Renewed delight in the peepers that sing me to sleep. Every year, they’re one of my favourite signs of spring. They began in the middle of a thunderstorm a few weeks back and are charming friends. 


And a general delight in spring, with fresh starts and new beginnings for which I'm always grateful, even as I never forget that those starts and beginnings both build on old knowledge and exist in the context of a difficult world. 


Wednesday, May 25, 2022

A Poet's Words



See also: church-goers, grocery-buyers. And car-drivers, joggers, sleepers in beds.


This poem, online at the Jellyfish Review.


More about Kathy Fish.



 

Thursday, May 19, 2022

Things I'm Reading

I don't recommend all these things, necessarily. However, I thought they had interesting points to make.


The cover of Jose Saramago's
The History of the Siege of Lisbon,
held in front of our sunny deck and red pines


The History of the Siege of Lisbon, Goodreads link


Our book club read this. The main character is a proofreader who--from frustration, perhaps, or perhaps from just growing awareness of his own agency--inserts a "not" into a history book and sets in motion a larger change in his life. 


I liked the idea of the power of the lesser-celebrated members of a book's production team. I said more about it on Instagram, where I'm (surprisingly) @marionagnew. You're welcome to find me there.



How Growing Up in the Digital Age Impacts Young Minds 


Salient quote: "A third concern about viewing habits among the very young comes under the heading of the displacement hypothesis: time spent watching video potentially displaces other more age-appropriate activities such as face-to-face interactions, creative or open playtime, physical movement, outdoor play, and reading, all of which are known to foster brain health in kids."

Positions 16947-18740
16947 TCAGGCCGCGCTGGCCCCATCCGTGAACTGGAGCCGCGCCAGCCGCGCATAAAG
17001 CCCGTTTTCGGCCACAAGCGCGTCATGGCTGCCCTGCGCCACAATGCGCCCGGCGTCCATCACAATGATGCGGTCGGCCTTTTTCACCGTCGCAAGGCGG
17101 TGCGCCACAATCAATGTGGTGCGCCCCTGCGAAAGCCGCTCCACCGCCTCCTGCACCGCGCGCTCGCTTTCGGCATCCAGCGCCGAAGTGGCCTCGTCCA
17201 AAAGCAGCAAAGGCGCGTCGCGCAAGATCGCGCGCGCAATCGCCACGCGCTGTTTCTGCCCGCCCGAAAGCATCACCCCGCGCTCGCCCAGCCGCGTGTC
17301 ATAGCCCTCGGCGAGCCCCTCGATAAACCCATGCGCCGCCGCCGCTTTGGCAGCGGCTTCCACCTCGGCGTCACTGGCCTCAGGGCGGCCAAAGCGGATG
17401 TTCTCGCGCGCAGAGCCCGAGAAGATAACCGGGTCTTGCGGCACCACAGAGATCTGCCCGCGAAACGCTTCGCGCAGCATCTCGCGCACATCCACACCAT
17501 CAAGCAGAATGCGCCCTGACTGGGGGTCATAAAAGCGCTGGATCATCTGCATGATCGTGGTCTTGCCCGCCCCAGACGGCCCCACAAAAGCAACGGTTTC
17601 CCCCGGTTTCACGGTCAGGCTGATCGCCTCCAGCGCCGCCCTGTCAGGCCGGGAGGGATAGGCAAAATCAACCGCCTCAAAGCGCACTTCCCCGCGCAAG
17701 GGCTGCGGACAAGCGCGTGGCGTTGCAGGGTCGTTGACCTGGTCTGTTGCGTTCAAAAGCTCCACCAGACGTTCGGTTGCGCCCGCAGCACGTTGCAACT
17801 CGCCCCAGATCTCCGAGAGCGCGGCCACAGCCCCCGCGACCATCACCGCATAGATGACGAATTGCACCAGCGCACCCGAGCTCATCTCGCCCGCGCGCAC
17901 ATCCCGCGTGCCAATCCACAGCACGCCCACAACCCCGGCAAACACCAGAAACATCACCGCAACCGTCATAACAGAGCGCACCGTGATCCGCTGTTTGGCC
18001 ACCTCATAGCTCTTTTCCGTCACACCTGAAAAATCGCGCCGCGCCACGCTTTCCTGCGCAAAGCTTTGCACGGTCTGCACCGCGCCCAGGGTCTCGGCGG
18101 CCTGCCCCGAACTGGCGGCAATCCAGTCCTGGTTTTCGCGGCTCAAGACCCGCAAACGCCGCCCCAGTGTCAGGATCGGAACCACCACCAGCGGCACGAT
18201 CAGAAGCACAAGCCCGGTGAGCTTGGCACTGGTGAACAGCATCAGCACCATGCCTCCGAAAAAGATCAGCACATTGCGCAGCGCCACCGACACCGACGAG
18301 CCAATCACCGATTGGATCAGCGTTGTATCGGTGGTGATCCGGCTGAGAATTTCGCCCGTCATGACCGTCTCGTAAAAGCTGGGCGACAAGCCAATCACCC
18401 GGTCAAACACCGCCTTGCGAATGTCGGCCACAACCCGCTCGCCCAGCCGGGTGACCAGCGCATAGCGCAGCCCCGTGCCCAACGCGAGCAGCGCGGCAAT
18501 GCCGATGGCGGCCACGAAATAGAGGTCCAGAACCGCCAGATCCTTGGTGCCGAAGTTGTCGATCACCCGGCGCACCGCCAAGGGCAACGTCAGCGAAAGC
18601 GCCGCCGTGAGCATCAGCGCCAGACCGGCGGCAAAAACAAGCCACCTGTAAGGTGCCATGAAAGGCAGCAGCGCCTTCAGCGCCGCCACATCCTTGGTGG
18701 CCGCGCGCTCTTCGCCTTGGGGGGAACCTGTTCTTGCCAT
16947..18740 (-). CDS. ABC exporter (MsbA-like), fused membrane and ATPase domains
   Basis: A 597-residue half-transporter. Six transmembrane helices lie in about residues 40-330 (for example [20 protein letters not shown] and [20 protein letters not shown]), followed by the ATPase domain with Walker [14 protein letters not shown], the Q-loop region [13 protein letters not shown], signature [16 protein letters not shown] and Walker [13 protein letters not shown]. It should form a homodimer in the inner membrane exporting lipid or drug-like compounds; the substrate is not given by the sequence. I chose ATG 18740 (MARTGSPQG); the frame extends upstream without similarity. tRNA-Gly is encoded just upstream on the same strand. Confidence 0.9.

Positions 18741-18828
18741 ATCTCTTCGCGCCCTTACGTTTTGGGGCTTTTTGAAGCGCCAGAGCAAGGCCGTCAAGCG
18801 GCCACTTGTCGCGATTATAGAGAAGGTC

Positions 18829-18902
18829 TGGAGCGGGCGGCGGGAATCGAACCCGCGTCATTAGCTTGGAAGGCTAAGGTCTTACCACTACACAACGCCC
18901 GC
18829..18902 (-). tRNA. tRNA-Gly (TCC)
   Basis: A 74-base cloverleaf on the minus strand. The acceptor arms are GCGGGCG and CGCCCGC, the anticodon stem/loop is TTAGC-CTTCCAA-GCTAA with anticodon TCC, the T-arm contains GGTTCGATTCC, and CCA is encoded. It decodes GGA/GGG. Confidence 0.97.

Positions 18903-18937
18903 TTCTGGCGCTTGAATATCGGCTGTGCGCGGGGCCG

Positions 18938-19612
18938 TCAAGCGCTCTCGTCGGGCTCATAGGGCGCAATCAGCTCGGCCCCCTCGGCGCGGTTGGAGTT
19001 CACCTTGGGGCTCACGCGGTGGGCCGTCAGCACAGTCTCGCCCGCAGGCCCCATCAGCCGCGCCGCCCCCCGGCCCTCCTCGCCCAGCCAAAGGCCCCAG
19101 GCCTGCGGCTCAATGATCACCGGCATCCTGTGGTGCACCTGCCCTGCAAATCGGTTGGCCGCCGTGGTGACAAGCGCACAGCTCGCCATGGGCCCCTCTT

I know my mind isn't technically "young," but I have been displacing some of my usual activities with other, media-based activities, and it hasn't been an especially rewarding experience. 


Also, now is the best time of year for my brain to re-learn about things like the physics of falling trees, bodily energy storage and consumption, the body's Vitamin D response to the sun. Et cetera.



The Making of Moonstruck


Salient quote: "[Moonstruck director Norman] Jewison once believed that, after reaching some arbitrary threshold of success, he would be able to call his own shots. Yet here he was at sixty, still hustling, still facing rejection. Those rejections were “very destructive for me at times,” he confided in an unpublished archival interview. “When I become depressed and disillusioned and forsaken and nobody believes in you anymore . . . you take it personally.”"


Again, I'm not a film director but I have experienced rejection--part of the business--and it's disappointing, and I don't like pretending it's not. (You thought I was going to say I'm old, didn't you? Well, that too.) 


However, rejection is not the end of the story. Sometimes you persevere and make Moonstruck, and even though you don't win the Academy Award for Best Director, you've made a classic that apparently experienced a resurgence of sorts during the pandemic.


Not bad.



And now, between rains, I'll go move dirt around, or move myself around on asphalt, or go lie on a rock, or something (maybe nothing!) else. 


Tra la, it's May.